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Oskar Speck's journey to Australia - Covered 200km in 34 hours in a collapsable boat, part 2

Date: 18 April 1989
Medium: Ink on paper
Credit Line: ANMM Collection Nancy Jean Steele Bequest
Classification:Ephemera
Object Name: Newspaper
Object No: ANMS0542[037]

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    Translation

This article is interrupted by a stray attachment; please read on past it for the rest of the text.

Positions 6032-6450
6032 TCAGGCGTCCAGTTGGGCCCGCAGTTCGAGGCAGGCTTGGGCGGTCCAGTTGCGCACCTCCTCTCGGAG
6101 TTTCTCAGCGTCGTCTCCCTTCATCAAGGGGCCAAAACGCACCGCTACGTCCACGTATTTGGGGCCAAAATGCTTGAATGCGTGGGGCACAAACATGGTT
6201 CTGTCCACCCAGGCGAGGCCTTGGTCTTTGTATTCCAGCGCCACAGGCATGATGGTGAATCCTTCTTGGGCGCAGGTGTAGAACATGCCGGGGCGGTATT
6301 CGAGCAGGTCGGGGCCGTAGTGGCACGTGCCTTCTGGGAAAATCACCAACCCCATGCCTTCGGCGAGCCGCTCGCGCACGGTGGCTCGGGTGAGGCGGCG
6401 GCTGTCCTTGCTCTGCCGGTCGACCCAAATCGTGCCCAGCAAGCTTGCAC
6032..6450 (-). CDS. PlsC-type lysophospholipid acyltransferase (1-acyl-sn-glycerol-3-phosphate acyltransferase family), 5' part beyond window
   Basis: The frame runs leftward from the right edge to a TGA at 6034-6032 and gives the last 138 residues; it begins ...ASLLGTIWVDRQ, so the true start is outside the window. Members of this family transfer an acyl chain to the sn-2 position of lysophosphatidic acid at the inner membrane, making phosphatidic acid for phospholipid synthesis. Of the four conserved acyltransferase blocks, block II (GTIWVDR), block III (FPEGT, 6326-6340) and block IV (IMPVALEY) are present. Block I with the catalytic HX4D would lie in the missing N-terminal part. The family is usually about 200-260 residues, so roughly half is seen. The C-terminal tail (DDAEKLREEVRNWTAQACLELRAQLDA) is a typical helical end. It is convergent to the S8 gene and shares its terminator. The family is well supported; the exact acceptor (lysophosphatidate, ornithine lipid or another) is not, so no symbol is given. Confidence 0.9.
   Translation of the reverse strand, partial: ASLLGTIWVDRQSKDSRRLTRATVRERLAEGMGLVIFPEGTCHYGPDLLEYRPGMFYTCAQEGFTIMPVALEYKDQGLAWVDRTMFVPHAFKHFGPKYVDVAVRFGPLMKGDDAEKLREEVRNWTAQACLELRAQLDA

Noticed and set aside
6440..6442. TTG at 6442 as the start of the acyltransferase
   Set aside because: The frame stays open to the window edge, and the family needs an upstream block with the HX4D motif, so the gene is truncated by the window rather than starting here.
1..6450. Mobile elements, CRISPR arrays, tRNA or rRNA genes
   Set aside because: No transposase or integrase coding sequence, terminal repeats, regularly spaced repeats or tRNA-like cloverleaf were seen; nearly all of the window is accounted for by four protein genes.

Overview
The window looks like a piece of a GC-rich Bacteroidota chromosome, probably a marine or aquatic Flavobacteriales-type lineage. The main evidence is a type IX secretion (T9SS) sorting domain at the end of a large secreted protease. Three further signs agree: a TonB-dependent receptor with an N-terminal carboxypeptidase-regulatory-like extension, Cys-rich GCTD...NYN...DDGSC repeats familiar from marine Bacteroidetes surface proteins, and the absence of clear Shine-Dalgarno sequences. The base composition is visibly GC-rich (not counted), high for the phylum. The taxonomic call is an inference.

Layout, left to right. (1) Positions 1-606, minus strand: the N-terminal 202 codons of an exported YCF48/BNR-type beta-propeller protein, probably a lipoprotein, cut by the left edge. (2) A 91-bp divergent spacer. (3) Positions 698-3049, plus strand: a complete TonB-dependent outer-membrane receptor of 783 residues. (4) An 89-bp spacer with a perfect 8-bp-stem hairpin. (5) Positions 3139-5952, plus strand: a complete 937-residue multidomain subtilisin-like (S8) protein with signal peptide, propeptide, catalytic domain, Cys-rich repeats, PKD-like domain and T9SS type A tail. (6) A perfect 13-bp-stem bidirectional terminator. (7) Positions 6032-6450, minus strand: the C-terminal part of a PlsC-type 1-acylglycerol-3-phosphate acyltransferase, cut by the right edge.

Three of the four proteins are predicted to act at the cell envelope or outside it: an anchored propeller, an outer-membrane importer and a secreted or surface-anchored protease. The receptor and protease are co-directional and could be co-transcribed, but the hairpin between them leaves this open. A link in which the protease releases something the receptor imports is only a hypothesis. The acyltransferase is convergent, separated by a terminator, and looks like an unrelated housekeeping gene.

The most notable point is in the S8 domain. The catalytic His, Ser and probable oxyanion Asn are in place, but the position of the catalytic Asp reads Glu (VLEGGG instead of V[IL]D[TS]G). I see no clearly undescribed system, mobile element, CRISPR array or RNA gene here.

• Die Woche, 18 April 1989, page 12 Oskar Speck’s journey to Australia Covered 200km in 34 Hours in a Collapsible Boat Part 2 The German Oskar Speck achieved an almost unbelievable feat. Celebrating his 80th birthday today, he arrived in Australia in a 5.50 metre long and just under one metre wide collapsible boat in September 1939. The journey, which began at Ulm on the Danube in May 1932, took seven years. “I survived only due to luck and great skill,” reports Oskar Speck about his journey, which holds the world record and cannot be repeated in that way. But his trip ended in disappointment: When Speck reached the fifth continent, after covering more than 30 000 nautical miles, Germany had been at war for a few days. Upon his arrival at Saibai in September 1939, Oskar Speck was arrested and interned for seven years. “In Colombo I had to make a momentous decision. In May 1935 the news from Germany was positive, no unemployment, things were looking up. So there was no reason for me not to return,” explained Speck about his important deliberations. He wrote a letter to the collapsible boat manufacturer asking them to sponsor his round-the-world trip to Australia. Oskar Speck said: “The manufacturer agreed and sent another boat.” During his stay at Colombo, the German introduced himself to John Hagenbeck, at the time the oldest son of the family of animal lovers from Hamburg. At first Hagenbeck was furious that Speck hadn’t found his way to him immediately. But then he invited Speck to stay for lunch and the two men formed a friendship which was accompanied by an active correspondence for the duration of the journey. Speck stayed with Hagenbeck for three months before he set out for Cocanada in India, around Ceylon via Galle and Trinkomalee and all the way to Port Pedro, where he arrived on 14 September 1935 at 9.30 in the morning. From Port Pedro he had the longest ocean crossing before him: 40 miles. Speck had spent 3 days covering 65 miles once before, in Syria. The paddler: “ 72 hours without sleep is just about as much as the human body can stand. Because of the incredible heat I only paddled at night.” In Cocander Oskar Speck was forced to wait two weeks for his fourth new boat. That one, a two-seater capable of carrying 360kg, cost just under 1000 Mark. The trip to Singapore took one year. Speck crossed the ocean to Sumatra, from there on to Java, Semarang and Surabaya. Then he passed the islands of Bali, Lombok, Komodo and Flores, then arrived on the island of Lakor via Pantar, Alor and Timor. “I was attacked during the night by natives and quite severely wounded,” Speck said as he relived the dramatic events of back then. “The natives were suspicious because I was spending the night outside the village. I did that because I wanted to continue paddling the next morning. At other times it was common in the villages to light a fire to the right and to the left of my boat and each of my steps to be watched curiously.” Speck managed to free himself from his ties and to escape that same night. With the greatest effort he reached the island of Sermata. But he was able to report the attack to the police only from the island of Barbar. The injury to his ear cost him his hearing in the left ear. From Saumlaki he was transferred to the military hospital on Ambon. The doctors sent him to Surabaya from there, where he was operated on by the best specialists and received continuing treatment for a few months. While still in hospital, Speck wrote to ask for another boat. It wasn’t until one year later that he was able to continue his trip from Saumlaki. “The attack caused a stir,” says the man from Hamburg, ”not just in Germany. Due to the political tensions, the Dutch officials would have like to see me abandon my collapsible boat trip. They refused to allow me to land anywhere along the coast of New Guinea, from Kamran Bay to Merauke. I had to put up with taking a route that was eight months longer to get around New Guinea. [Photo of Speck in his boat with the caption:] Oskar Speck in his collapsible boat upon his departure from Calcutta This section also contained the longest ocean crossing of 200km. This time the man in the collapsible boat was lucky: Helped along by the wind, Speck covered the distance in 34 hours, reaching the limits of his strength. Speck rounded the bird head to Manokwari via the Government outpost of Fakfak. From there to Hollandia, Vanimo, Madang, Salamaua, Port Moresby and Daru. Speck arrived on the island of Daru, the last one before Australia, at around nine in the morning of September 5, 1939. It was especially the little German flag which caused much more excitement than usual amongst the white fishermen on the beach. “One of the fishermen came up to me, congratulating me on my collapsible boat trip. But then he became serious: “I have bad news for you. Germany has declared war.” You better come to the Magistrate with me.” The friendly official sent a telegram to the headquarters at Port Moresby asking if I was allowed to continue my journey. The strongly desired answer arrived around thirty minutes later: “Proceed Thursday Island.”. Oskar Speck: “I had made it: My next port would be on Australian soil! ‘Leave your revolver here and keep going straight away. Another telegram could arrive any moment’, the official told me. I felt quite sick from all the excitement. Despite the stormy weather I went from the harbour into the nearby Mangrove swamps. I stayed there for around two days to collect my thoughts. A number of different ports went through my mind. Eventually I decided to go to Saibai and to be interned in Australia. Upon my arrival, around one week after 5 September – I didn’t get a stamp in my passport then – I was arrested by three policemen waiting for me at the beach at Saibai. I had reached my goal - but my humble success, to have reached Australia in a collapsible boat, disappeared in the flood of reports about the incipient worldwide catastrophe.” Oskar Speck, who had achieved a never to be repeated record by travelling half way around the world in a collapsible boat, was put in prison on the spot. To be continued… [Photo of Oskar Speck with the caption:] Oskar Speck with a model of his collapsible boat This story is from the Journal “200 Years of History of the German Community in Australia”. It is available for the special price of 2 for $8 plus postage from internews, 1-3 Seddon Street, Bankstown, NSW, 2200.